The term chronic total occlusion (CTO) refers to the complete blockage of the coronary arteries, the vessels that provide blood to the heart. Over time, the buildup of plaque in these arteries can lead to this condition, which often catches patients by surprise.
“I just had a patient in my office who had a CTO, and she said, `Oh no, I’m doing wonderfully.’ And then when we started to really dig in, she said, `Well, every time that I try to go up the stairs I have to stop in the middle because I’m fatigued,’ or `Every time I go on an incline, I feel something. I thought it was indigestion,’” said Dr. Luis Guzman, director of the cardiac catheterization lab. “She’d had these symptoms for the last two years, and she just adjusted to her life like that.”
Patients accept a lower functionality, he says, overlooking common CTO symptoms such as chest pain, tiredness or shortness of breath. Left untreated, CTOs can cause decreased blood flow to the heart, leading to lower functionality. The condition is diagnosed by way of an angiogram.
CTOs are present in approximately 20-30% of patients with chronic coronary artery disease as well as in those who have had prior bypass surgery, said Guzman. “However, in most of these patients, the CTO is left without any treatment, which is associated with an increased risk of dying from cardiac reasons.”
Minimally invasive options exist in the cath lab setting. Guzman and VCU Health colleague Dr. Jose Exaire are among the very few interventional cardiologists in the country with special training and expertise in treating CTOs using a full combination of techniques, including antegrade (forward) and retrograde (backward) approaches to the blockages.
He explains how the procedure works using the analogy of a house: “Imagine that you are in a bedroom and outside the door you have a hallway. On the other side of the hallway, you have a room that has a door,” he said. “When you have the door open in your room, you can still see the hallway and the other door—even if one of the doorways is partially blocked.” That’s how the procedure to place a stent usually works, he said. “You see the blockage, but you can also see a path to follow to deploy your tools and open the blockage.”
In the case of a CTO, “instead of having a door in the bedroom you have a wall in front of you—so you can’t see the hallway or the door to the other room. That is what is called a total occlusion. So, you’ve got to create a door and a tunnel through that hallway to reach the other room. Sometimes you can’t do that, so you’ve got to come at it from a back room.”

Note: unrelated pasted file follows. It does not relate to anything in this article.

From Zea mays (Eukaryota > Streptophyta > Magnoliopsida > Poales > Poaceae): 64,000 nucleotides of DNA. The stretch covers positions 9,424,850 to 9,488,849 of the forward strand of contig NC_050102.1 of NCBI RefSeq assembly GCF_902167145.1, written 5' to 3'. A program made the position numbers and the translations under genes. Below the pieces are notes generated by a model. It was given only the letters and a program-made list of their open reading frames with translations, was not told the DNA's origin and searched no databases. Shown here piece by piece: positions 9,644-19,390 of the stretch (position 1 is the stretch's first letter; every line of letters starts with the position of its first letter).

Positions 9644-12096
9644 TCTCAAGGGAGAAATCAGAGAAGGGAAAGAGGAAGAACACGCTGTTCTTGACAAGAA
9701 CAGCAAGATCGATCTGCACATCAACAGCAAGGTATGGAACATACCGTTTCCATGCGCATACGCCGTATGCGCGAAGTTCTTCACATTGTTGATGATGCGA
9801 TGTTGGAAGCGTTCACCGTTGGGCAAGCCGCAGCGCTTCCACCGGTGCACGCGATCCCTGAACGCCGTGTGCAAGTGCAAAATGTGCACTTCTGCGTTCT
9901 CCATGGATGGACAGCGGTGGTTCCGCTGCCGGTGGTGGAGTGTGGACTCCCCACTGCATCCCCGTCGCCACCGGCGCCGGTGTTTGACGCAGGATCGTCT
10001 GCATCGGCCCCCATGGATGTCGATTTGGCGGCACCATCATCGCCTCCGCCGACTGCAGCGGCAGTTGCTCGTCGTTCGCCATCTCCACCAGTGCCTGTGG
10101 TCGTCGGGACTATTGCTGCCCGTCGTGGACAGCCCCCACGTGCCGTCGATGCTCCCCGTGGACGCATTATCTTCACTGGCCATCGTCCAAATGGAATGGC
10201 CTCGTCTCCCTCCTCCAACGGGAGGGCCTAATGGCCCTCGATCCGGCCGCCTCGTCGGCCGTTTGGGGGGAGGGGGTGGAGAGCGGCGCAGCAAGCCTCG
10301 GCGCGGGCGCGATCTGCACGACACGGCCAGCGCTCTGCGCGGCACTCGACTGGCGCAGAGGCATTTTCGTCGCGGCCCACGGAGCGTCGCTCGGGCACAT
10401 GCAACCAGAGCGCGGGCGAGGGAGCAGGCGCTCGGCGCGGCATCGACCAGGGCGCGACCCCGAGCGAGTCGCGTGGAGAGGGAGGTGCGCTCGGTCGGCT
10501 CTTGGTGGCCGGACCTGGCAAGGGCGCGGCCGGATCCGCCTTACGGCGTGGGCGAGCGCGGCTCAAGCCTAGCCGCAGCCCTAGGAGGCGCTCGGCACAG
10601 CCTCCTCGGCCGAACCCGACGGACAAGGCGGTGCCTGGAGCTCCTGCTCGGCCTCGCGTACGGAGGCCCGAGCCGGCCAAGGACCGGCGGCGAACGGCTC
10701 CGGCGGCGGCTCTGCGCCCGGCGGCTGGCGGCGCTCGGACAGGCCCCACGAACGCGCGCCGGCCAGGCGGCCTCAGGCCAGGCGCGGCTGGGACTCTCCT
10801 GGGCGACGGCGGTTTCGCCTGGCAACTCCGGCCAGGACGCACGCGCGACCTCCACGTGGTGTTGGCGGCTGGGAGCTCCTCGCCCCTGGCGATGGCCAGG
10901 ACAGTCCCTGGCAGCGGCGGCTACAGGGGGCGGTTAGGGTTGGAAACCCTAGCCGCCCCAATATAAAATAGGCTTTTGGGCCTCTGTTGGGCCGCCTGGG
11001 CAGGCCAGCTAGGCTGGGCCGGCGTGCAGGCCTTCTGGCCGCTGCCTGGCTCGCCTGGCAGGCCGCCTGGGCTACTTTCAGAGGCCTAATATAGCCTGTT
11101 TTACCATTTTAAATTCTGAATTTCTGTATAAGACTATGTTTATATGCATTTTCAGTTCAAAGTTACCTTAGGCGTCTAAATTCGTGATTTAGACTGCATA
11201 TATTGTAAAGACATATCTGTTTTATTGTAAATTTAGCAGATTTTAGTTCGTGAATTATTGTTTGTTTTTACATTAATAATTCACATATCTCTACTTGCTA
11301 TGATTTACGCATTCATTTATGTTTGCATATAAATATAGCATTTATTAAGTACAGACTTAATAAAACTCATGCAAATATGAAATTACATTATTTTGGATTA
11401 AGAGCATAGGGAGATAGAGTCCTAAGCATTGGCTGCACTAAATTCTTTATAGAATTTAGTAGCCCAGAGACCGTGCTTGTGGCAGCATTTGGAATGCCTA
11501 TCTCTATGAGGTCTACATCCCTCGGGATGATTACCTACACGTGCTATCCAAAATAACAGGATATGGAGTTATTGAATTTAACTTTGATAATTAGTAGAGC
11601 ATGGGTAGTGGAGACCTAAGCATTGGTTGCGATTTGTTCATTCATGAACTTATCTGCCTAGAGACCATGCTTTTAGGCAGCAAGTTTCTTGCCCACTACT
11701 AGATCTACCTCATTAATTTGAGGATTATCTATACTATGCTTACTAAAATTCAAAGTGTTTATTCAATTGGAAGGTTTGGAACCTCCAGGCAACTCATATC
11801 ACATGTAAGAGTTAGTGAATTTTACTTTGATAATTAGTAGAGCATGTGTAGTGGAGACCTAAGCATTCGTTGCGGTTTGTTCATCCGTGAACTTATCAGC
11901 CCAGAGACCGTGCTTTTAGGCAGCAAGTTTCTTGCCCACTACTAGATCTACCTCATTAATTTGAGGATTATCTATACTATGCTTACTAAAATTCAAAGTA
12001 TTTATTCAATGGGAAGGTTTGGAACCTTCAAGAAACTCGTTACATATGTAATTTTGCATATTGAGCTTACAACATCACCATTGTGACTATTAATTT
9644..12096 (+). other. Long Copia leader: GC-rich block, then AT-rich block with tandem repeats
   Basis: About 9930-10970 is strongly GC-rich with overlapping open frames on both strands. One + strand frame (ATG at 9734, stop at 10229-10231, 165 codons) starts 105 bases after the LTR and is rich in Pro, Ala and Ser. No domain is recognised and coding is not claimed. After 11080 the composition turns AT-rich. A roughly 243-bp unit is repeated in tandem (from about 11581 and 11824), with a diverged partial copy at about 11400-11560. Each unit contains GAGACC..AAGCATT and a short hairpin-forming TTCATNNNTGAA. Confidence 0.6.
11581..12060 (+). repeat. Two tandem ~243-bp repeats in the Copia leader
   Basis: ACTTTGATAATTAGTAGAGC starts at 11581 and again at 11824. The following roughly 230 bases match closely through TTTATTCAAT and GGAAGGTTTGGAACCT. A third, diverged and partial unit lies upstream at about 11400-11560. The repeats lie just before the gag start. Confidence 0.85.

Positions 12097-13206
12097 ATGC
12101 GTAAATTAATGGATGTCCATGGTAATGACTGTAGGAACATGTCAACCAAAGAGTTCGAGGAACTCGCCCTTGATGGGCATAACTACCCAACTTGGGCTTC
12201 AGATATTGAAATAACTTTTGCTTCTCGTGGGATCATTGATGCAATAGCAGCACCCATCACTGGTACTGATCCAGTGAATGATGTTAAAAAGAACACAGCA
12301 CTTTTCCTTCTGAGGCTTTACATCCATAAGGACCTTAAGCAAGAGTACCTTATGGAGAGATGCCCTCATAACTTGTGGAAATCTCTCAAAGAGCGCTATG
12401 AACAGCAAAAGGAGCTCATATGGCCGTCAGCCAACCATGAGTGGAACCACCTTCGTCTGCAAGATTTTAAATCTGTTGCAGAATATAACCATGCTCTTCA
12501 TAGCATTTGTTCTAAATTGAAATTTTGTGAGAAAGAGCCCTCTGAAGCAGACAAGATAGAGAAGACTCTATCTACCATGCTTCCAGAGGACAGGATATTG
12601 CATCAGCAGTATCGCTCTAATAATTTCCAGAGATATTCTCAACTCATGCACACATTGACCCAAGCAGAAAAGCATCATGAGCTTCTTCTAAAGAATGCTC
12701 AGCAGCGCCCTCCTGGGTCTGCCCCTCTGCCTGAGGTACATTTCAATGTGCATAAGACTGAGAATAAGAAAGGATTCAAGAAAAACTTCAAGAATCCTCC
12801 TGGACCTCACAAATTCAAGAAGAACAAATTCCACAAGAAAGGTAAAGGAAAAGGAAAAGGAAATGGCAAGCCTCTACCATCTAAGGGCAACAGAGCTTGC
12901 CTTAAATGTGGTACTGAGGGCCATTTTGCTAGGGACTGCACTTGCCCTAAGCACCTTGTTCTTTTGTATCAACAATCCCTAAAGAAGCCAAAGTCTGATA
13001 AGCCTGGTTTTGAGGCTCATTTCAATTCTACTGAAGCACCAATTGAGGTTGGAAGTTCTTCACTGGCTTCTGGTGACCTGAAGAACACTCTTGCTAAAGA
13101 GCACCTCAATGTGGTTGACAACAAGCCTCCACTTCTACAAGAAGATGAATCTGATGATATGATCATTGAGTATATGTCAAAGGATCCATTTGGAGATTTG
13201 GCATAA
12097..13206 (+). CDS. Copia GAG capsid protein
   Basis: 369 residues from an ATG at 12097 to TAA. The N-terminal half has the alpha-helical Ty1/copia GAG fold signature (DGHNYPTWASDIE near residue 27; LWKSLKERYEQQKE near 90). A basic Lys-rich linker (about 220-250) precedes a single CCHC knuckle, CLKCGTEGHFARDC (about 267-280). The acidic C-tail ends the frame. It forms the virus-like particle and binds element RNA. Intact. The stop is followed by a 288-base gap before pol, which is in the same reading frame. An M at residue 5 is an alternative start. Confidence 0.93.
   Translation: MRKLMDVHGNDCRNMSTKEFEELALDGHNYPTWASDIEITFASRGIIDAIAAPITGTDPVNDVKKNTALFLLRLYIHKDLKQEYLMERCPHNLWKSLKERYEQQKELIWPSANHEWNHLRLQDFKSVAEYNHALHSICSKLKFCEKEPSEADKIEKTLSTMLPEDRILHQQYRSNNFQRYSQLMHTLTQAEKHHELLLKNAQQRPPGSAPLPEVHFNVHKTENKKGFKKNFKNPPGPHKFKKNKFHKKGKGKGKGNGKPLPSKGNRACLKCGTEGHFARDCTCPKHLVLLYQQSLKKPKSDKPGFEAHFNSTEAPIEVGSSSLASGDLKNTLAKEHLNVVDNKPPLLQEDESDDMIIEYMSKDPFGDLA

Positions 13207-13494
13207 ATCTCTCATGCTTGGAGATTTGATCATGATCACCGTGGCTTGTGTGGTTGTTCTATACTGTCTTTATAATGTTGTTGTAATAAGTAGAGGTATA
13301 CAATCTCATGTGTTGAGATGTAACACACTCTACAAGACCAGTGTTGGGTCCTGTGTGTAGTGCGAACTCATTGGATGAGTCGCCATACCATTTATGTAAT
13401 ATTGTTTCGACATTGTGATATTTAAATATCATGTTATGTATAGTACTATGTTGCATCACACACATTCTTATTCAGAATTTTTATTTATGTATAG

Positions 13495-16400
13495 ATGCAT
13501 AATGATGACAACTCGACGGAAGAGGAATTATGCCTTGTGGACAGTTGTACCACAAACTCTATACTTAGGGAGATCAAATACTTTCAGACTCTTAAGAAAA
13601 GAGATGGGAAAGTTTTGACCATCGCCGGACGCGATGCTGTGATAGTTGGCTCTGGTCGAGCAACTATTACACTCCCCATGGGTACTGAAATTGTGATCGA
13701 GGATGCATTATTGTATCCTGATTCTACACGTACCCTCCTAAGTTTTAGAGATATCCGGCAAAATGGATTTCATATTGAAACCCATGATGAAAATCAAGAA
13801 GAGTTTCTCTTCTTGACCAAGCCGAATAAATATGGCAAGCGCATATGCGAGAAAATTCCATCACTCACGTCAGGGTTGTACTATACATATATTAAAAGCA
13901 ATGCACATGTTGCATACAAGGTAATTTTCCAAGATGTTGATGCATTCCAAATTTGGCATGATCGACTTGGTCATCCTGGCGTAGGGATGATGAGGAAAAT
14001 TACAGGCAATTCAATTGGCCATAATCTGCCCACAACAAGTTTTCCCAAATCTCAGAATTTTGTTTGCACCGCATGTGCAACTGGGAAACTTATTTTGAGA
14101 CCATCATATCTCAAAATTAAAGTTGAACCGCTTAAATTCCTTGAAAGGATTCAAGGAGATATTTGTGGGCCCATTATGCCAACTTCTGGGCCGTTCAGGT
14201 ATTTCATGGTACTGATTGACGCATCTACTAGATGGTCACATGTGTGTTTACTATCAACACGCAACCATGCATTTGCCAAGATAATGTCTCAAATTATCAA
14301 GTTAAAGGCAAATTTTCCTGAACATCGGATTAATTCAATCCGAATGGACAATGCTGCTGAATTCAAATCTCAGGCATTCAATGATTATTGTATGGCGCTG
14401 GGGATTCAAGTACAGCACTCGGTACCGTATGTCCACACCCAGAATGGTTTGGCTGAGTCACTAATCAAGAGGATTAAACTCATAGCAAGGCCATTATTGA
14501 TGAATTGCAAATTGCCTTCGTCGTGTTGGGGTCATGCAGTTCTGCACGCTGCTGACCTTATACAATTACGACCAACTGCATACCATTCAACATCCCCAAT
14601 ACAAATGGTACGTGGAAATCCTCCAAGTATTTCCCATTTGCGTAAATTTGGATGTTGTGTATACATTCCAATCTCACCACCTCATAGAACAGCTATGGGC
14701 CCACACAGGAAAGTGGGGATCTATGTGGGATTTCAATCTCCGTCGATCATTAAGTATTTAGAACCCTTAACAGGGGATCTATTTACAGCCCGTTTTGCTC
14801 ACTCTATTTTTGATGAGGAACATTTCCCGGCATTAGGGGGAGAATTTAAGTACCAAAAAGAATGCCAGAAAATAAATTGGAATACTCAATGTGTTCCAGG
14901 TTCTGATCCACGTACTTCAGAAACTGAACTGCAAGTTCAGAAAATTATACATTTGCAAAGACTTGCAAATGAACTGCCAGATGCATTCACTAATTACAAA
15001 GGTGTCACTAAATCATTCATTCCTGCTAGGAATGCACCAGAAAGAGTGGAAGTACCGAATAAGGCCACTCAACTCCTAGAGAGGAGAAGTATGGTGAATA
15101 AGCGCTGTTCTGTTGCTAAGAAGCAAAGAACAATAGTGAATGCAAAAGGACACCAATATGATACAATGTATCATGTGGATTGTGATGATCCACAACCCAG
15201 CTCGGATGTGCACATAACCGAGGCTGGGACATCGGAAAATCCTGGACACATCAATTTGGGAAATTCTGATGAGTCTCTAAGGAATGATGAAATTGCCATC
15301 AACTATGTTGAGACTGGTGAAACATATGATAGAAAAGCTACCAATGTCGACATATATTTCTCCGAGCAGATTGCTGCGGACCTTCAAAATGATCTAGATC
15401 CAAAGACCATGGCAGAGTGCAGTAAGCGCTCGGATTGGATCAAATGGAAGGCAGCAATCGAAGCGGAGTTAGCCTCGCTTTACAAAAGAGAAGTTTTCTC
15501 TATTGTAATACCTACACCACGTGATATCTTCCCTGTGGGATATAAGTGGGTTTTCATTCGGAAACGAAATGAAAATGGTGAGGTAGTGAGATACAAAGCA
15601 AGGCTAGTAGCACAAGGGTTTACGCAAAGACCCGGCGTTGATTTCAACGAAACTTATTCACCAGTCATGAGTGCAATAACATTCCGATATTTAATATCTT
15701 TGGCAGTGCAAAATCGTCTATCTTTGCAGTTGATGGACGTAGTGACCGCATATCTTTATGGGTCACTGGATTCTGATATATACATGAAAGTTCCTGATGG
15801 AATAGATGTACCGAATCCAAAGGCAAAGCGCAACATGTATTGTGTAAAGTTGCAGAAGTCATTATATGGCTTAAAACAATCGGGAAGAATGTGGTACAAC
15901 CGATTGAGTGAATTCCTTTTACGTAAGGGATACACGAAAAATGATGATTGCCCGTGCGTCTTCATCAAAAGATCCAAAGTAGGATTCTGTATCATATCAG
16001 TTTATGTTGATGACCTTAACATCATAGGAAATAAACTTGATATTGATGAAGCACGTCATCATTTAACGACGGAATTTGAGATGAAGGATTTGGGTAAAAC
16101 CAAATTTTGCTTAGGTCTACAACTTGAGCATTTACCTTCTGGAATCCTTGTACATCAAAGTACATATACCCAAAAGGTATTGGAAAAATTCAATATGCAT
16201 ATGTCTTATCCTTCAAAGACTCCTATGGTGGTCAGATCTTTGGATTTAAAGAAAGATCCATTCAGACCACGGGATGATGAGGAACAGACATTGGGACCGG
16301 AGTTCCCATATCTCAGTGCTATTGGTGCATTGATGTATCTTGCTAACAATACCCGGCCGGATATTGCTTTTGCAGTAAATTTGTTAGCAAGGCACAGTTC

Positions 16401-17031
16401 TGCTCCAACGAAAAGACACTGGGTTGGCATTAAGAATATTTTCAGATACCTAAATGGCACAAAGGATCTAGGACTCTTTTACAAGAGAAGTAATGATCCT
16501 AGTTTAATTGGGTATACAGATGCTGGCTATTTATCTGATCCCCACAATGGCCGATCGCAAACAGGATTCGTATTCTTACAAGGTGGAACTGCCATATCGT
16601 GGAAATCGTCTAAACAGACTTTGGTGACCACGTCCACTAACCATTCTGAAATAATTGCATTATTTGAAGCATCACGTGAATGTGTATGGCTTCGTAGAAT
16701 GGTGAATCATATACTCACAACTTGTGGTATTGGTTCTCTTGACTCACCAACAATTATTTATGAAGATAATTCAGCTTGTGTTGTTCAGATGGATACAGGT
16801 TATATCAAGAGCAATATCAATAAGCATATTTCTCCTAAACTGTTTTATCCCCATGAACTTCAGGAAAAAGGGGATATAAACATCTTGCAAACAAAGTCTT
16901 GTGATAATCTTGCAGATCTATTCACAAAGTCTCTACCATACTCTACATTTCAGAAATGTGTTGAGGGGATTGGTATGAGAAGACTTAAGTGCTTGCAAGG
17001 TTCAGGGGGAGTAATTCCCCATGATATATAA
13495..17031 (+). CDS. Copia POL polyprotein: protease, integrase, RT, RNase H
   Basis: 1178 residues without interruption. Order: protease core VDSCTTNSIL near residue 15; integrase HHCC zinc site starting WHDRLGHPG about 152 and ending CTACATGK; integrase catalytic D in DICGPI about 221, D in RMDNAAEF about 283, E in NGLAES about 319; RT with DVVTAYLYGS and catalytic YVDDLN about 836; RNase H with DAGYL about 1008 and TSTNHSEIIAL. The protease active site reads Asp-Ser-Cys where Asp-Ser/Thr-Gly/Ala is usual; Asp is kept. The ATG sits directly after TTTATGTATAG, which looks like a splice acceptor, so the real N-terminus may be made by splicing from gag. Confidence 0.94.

These back “rooms” are nearby arteries. “You need very small tools that are very slippery and tiny to go across these extremely small arteries—they are the size of a hair—to connect the two doors and reestablish the circulation. There are many dedicated tools for this procedure, different wires, catheters, microcatheters and re-entry devices.”
Guzman and VCU Health colleague Dr. Jose Exaire are among the very few interventional cardiologists in the country with special training and expertise in treating CTOs using a full combination of techniques, including antegrade (forward) and retrograde (backward) approaches to the blockages.
The technique of restoring circulation is called percutaneous coronary intervention (PCI), which involves opening the passage with a tiny balloon and then placing a stent. While traditional PCIs involve one catheter, a CTO will require the placement of two catheters, in the wrist and groin, to approach the blockage from the front and back.
Additionally, “when we usually put in a stent, we put in one wire and one balloon. With the CTO procedure, we may use five or more wires and four to five balloons,” said Guzman.
Only an estimated five-10 percent of interventional cardiologists are trained in these special techniques for treating CTOs. Guzman has proctored training sessions around the world and has performed about 1,000 procedures to date. He and Exaire often receive referrals from other cardiologists in the region. The team has a 90% success rate of successful PCIs for patients with CTOs. In only 10% of the attempts are the VCU doctors unable to penetrate the arterial wall. For these patients, coronary artery bypass grafting (CABG) provides a surgical option.
During CABG, a healthy artery from another part of the body is grafted to the blocked coronary artery, creating a new path for blood flow. This type of open-heart surgery usually requires a hospital stay of at least seven days.
By contrast, the cath lab procedure usually requires an overnight stay. The recovery is immediate. “They are kind of sedated and then they are sitting up and eating in a few hours,” said Guzman. “Once home, patients notice a significant improvement in their quality of life.”
CTO Signs and Symptoms
• Chest pain, pressure or tightness
• Shortness of breath
• Easily fatigued
• Pain in the upper body and arm
• Rapid or irregular heartbeat
Left: Dr. JOse Exaire / Right: Dr. Luis Guzman